The third Jerusalem Biennale kicked off this week, and its theme, “Watershed,” feels fitting for Israel’s contested capital.
Jerusalem divides the spiritual, the political and even the meteorological. The city, which sits at the heart of the Israeli-Palestinian conflict, also straddles a ridge, meaning even its raindrops must choose a side.
The biennial, which spans 26 exhibitions and projects, is not only a celebration of modern Jewish art, but an exploration of physical divides. It is a deep dive into the watershed of Jewish migrations, in which clans, tribes and families came together and then split into two separate streams of existence.
“‘Watershed’ allows us to explore those points that we are a people and communities split from an identity point of view,” Rami Ozeri, the biennial’s founder, told Al-Monitor. “When you say ‘a watershed moment,’ you are talking about something that changed the course of history. That meaning is also coming into expression across the different exhibitions this year.”
The events run Oct. 1-Nov. 16 across Jerusalem at venues including the Tower of David Museum, the Bible Lands Museum, Hebrew Union College's Skirball Museum and the Polonsky Academy at the Van Leer Jerusalem Institute.
At the Bezeq Building, a low-rise industrial relic whose gritty rooms sport remnants of telecommunications equipment left behind by its former occupants, Nurit Jacobs Yinon has curated “Mamzerim,” a stirring look at the lowest Jewish caste of bastards.
At the Tower of David Museum, artist Lili Almog’s solo exhibition “The Space Within” explores Jewish women on the most extreme fringes of modesty, treating their heavy dark robes as a meditation on female dress, a plea for the liberation of the female body and an inquisitive look at the limitations of our own gaze.
A cluster of exhibitions together titled “People on the Move” studies the watershed moments of Jewish life over millennia of displacement and exile. At their heart sits “Homelands,” a quiet, stirring study of family ties and personal identity curated by Meirav Balas and produced by Lenore Cohen-Mizrachi.
Prior to the creation of the State of Israel, some 850,000 Jews lived in Arab and Muslim countries, including Algeria, Egypt, Iraq, Libya, Morocco, Syria and Yemen. They spoke Arabic in their homes, cooked traditionally Arabic foods and embraced the same dress, customs and manners as their neighbors.
When Israel was established, much of the Arab world turned on these Jews, prompting a massive outpouring of refugees. Most fled to Israel or the United States, where their descendants live today.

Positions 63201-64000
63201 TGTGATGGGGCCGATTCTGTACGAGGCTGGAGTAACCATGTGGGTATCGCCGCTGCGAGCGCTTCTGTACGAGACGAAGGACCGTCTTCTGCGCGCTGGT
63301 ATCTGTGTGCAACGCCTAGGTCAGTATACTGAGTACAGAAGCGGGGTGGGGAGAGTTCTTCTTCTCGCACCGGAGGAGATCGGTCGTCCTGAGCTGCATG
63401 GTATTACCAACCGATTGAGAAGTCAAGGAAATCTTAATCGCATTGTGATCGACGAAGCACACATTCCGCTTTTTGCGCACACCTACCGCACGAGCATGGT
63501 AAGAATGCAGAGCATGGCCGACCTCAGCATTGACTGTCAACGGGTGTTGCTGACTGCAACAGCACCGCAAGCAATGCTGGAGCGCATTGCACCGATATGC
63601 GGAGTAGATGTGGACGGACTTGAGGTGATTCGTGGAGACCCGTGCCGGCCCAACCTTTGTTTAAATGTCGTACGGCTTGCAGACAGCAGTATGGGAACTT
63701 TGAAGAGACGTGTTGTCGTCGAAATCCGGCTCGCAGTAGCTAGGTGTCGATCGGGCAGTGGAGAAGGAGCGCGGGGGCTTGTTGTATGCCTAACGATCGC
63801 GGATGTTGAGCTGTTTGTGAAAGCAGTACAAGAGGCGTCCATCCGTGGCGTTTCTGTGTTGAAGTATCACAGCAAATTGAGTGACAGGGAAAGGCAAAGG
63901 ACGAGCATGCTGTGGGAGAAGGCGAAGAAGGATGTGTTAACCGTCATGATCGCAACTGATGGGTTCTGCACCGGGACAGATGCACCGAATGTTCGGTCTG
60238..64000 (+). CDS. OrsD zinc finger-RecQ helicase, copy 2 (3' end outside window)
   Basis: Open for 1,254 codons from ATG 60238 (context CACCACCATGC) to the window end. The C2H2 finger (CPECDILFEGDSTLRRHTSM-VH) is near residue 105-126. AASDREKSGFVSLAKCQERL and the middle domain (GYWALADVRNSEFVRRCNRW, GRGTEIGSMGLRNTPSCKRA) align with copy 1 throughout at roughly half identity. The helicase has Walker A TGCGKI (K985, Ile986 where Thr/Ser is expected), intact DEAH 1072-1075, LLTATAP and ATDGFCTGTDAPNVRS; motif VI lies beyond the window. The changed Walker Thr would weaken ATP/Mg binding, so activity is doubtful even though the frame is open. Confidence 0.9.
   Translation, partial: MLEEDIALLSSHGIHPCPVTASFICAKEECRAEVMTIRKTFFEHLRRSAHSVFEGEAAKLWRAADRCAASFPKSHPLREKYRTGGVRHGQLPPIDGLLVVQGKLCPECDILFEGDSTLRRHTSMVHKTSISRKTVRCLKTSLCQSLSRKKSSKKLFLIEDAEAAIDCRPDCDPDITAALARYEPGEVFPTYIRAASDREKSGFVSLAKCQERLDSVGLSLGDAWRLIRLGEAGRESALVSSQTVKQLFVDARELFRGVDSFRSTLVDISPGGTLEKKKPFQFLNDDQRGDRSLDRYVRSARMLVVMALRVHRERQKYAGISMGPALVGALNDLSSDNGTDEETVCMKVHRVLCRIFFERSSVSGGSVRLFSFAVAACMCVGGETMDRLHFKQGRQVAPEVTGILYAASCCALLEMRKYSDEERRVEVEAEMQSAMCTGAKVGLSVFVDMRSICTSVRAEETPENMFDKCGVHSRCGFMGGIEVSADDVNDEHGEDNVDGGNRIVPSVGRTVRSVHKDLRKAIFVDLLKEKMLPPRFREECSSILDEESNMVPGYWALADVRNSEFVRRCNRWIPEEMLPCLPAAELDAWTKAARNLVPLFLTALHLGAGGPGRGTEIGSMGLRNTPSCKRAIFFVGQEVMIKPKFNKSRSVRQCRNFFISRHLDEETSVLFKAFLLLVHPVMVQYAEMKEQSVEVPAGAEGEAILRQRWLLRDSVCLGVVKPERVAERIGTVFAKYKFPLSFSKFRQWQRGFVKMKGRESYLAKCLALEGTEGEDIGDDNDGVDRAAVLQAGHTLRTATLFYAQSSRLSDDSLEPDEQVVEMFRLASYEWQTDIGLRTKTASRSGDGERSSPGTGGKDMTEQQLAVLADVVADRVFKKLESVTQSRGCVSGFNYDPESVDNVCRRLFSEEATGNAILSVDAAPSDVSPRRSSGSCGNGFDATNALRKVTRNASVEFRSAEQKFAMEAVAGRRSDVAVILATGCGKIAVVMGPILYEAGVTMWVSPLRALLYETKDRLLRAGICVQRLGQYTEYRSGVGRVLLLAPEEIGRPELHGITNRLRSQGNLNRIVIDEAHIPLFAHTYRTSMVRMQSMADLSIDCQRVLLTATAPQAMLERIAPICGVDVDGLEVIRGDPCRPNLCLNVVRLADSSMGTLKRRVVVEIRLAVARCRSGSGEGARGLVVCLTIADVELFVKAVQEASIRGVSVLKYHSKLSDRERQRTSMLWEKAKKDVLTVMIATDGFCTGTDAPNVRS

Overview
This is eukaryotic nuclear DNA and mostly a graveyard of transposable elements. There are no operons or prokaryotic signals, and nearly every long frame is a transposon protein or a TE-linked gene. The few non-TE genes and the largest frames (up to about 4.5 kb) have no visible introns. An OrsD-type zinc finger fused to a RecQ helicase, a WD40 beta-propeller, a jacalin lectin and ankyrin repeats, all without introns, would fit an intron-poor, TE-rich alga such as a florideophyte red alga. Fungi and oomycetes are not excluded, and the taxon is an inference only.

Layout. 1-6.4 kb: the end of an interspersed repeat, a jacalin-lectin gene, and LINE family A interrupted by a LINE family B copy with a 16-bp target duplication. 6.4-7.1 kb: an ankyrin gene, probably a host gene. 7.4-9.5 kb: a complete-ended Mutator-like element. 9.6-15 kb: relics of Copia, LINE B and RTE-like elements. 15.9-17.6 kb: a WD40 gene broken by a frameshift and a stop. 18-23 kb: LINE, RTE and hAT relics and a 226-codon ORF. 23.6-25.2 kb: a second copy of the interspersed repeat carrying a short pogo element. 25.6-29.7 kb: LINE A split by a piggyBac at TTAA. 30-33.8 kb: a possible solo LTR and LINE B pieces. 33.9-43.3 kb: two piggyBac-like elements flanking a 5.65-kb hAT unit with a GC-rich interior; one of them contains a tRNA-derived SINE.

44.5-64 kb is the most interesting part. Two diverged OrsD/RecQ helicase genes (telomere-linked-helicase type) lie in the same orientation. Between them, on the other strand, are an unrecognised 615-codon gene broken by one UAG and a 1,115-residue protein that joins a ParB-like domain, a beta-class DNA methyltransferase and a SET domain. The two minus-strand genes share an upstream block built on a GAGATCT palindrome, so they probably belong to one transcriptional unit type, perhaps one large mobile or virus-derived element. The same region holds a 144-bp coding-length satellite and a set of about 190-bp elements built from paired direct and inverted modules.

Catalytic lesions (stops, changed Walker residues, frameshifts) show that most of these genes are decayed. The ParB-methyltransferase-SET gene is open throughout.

“When I started thinking about what Jewish art meant, for me it meant looking at my roots,” said Cohen-Mizrachi, a New York-raised descendant of Syrian Jews who in addition to producing “Homelands” has a piece in the exhibition.
She reached out to 13 other artists, representing six different origin countries, and arranged for all of them to meet in Jerusalem and discuss the watersheds running through their identities.
“What does it mean when you leave a home place?” she told Al-Monitor. “How does it affect an individual, and how does it affect a community? It’s like a national trauma. It affects how we self-identify as Jews, and of course all those questions of being both Arab and Jewish in our identity are particularly hairy.”
“Homelands” includes sculpture, video and mixed media art. From Camille Fox, who was born in Egypt, raised in Israel and now makes her home in Australia, there is the oil painting “Hope and Celebration,” featuring a bright 1920s wedding party outside Alexandria’s Eliyahu Hanavi Synagogue, with the kind of impersonal smiles often seen in wedding photos.
From Neta Elkayam, an Israeli with Moroccan roots, there is “Grandpa’s Life Line,” a triptych of sketches featuring the horizons of her grandfather’s three nations, lined up as one.
From Lida Sharet Massad, who immigrated to Israel from Iran as a child, there is "Gozascht" ("Let It Go"), a cracked plaster board studded with nails that spell out the Farsi word meaning to let go of something — be it a grievance, a material possession or an entire cultural heritage.
From Ghiora Aharoni, an Israeli who has created and copyrighted an alphabet that fuses both Hebrew and Arabic into one set of letters, there is “GER/The Stranger,” an assemblage sculpture featuring sacred Hebrew and Arabic texts swirling together across two glass spheres conjoined by salvaged Yemenite Torah finials.
And from Cohen-Mizrachi, a set of double-sided portraits on semi-transparent paper that merge, in the right light, to show former generations superimposing themselves onto current ones. Bits of 3-D Arabic calligraphy line its edges.
“I like the ghost images coming through,” she said to Al-Monitor of her work. “It’s very much about memory. What do you take with you when you stay and when you leave, what changes when you go through from generation and generation, from place to place, and what will be different.”
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